On 29th April 1899, Camille Jenatzy, a Belgian of Hungarian extraction, set a new unofficial land speed record of a shade under 65.8mph, the first time a self-propelled road going vehicle had broken the 100kms per hour barrier. The significance being it was achieved with an electric car.
Looking rather akin to two bullets welded together to form a tube with pointed ends, the vehicle’s body sat on four small wooden artillery wheels shod with Michelin pneumatic tyres. The contraption was powered by two 25kW motors, each driving a rear wheel via a chain. The speed was maintained for three quarters of a mile before the car stopped. An observer of the time remarked: “This vehicle was of no use in any way as a guide to any other class of vehicle.” Jenatzy must have thought the same for he switched to gasoline/electric power, then to wholly petrol powered racing cars, winning the 1903 Gordon Bennett Trophy.
In 1900, Ferdinand Porsche, a German engineer, who was later to become regarded as one of the greatest designers of the automotive industry, created an electric car called the “Lohner-Porsche”. He was just 23 years old and with a limited education, yet Jacob Lohner gave Porsche considerable freedom to develop his machine, which had electric motors mounted inside the hubs of each front wheel. A later four-wheel drive version had motors attached to each wheel. Porsche coupled the batteries to a gasoline powered generator, making the car very heavy but capable of carrying heavy coachwork. This was all created to help explore a design for an electric omnibus. Amazingly, after exhibiting this car at the Paris Salon of 1900, Porsche was invited to meet E.W. Hart of Luton, Bedfordshire, who was keen to purchase these electric chassis for his new bus service. Hart also wished the vehicle to run on petrol as well as augmented electric power. The resultant design was a monster, weighing more than four tonnes and needing nearly two tonnes of batteries.
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In 1919, Harrods ordered a fleet of American Walker electric delivery vans capable of around 19mph with a range of 60 miles. By 1935, Harrods had developed the facility to build their own electric vans, producing over the ensuing years more than 60, many of which were still in use into the 1970s.
The recent COP26 Conference in Glasgow has been rightly used as a platform to promote sustainable industry and green powered growth. This has placed an emphasis on the abolition of fossil fuels to power motor vehicles, homes, industry, aviation and shipping. As an unavoidable result, the electric car has made an irreversible comeback.
Remarkably, in over 100 years, very limited progress has been made in developing new, lighter, cheaper and more durable ways of storing electricity. A century ago, a battery was constructed of a rubber reinforced case containing lead plates and sulphuric acid. Today, a battery still has a case made of rubber or plastic, filled with plates of lead surrounded by: electrolyte, lithium ion or lithium polymer. In order to achieve range, power and capacity, a huge number of “cells” have to be packed together to make a “battery” so they occupy most of the floor of the car. (They are placed there of course for dynamic reasons – lowering the centre of gravity of the car leads to greater stability and thus safety. They are also out of the way when the car is in a collision). The disadvantage of this arrangement is still the problem of weight. A Tesla is heavy by comparison with a conventional petrol or diesel powered car, despite the elimination of the weight of a cast iron engine, gearbox, differential and fuel tank.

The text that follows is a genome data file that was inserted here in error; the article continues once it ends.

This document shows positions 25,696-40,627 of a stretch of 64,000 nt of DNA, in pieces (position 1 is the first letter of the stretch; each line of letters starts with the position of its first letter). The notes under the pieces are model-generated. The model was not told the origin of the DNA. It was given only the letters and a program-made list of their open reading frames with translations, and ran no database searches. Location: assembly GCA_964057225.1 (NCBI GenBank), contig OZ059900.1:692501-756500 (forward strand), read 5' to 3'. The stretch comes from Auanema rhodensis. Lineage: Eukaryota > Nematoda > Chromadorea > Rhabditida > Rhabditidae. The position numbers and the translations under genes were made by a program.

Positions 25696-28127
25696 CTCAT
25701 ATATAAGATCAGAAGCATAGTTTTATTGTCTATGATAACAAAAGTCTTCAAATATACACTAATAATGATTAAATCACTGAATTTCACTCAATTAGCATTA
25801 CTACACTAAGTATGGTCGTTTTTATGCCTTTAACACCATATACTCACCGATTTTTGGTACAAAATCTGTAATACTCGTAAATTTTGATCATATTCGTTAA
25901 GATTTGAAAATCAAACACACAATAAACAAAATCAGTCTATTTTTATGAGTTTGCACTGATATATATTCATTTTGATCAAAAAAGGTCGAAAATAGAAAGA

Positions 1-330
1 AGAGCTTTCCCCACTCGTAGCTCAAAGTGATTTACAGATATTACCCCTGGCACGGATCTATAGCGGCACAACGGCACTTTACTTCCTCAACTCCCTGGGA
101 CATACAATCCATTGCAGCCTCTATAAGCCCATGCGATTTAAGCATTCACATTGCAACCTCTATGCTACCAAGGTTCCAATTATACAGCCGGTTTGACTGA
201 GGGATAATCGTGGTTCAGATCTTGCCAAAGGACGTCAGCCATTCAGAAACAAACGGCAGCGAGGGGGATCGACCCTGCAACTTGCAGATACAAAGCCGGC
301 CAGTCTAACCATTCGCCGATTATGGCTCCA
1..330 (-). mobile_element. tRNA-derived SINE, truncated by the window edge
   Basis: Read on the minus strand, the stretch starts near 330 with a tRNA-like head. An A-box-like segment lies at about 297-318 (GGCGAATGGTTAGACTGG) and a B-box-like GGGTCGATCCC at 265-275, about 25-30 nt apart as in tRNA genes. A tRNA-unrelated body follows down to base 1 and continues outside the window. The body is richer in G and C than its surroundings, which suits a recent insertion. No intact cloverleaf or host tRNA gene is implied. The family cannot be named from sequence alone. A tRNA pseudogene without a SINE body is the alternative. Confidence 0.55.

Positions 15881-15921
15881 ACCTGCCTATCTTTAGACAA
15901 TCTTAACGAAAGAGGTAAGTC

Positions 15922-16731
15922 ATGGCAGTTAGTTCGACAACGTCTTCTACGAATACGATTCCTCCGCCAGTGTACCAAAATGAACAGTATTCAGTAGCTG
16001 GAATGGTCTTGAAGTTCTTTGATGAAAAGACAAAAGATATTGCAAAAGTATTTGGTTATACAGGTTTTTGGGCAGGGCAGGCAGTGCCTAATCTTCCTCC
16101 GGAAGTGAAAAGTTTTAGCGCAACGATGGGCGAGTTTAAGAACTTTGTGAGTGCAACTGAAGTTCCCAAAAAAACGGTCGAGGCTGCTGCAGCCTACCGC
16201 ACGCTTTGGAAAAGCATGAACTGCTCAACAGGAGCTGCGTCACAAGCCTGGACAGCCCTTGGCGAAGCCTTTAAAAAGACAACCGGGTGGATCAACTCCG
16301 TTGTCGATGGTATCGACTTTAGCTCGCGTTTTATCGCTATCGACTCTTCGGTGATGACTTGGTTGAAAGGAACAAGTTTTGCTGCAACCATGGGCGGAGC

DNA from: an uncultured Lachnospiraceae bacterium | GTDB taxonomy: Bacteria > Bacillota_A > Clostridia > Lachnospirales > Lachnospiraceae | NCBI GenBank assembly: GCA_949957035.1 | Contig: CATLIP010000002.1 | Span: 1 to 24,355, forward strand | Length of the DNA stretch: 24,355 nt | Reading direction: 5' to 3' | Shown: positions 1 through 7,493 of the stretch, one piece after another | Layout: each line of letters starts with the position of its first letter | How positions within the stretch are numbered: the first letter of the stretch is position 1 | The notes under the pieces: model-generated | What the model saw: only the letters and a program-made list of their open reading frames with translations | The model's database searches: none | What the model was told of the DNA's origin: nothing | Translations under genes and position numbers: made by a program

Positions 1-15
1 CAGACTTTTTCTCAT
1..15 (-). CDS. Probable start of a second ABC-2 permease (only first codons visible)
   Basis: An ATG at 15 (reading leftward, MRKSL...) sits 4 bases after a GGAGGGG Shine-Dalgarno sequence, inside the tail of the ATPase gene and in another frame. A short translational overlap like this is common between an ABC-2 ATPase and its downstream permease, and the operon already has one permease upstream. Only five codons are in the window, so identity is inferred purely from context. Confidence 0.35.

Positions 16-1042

For manufacturers, dealers and the service sector, new pressures now arise. While electric cars will still require servicing, such work is more likely to centre on brakes, tyres, suspension and peripherals. Gone will be the replacement clutch, gearbox, head gasket, oil and filter and many more staples of the current industry. An electric car service is more likely to involve a link up to a laptop and the installation of an “update” rather than an engine overhaul. Because of these new demands, garage owners have no option but to optimise both workforce and investment in new technology and training.
As a concomitant of this new thinking in motive power design, many features of the electric car are now built in, making certain functions automatic. It is now possible to speak to your electric car remotely by mobile telephone and it can be programmed to take you to your destination by voice command. As this technology improves, more functions will be handled by the car and fewer by the “driver”, who might eventually become just another passenger.
It is this aspect that has about it the whiff of danger, for the time will come where a malfunctioning car will drive into disaster, taking its passengers with it. Who in such circumstances, will be to blame, if the car was acting according to an automatic pre-programmed set of instructions? The law has yet to be tested in this area but it will be!
We are witnessing the dawn of a new age of transport – we are going back to the future!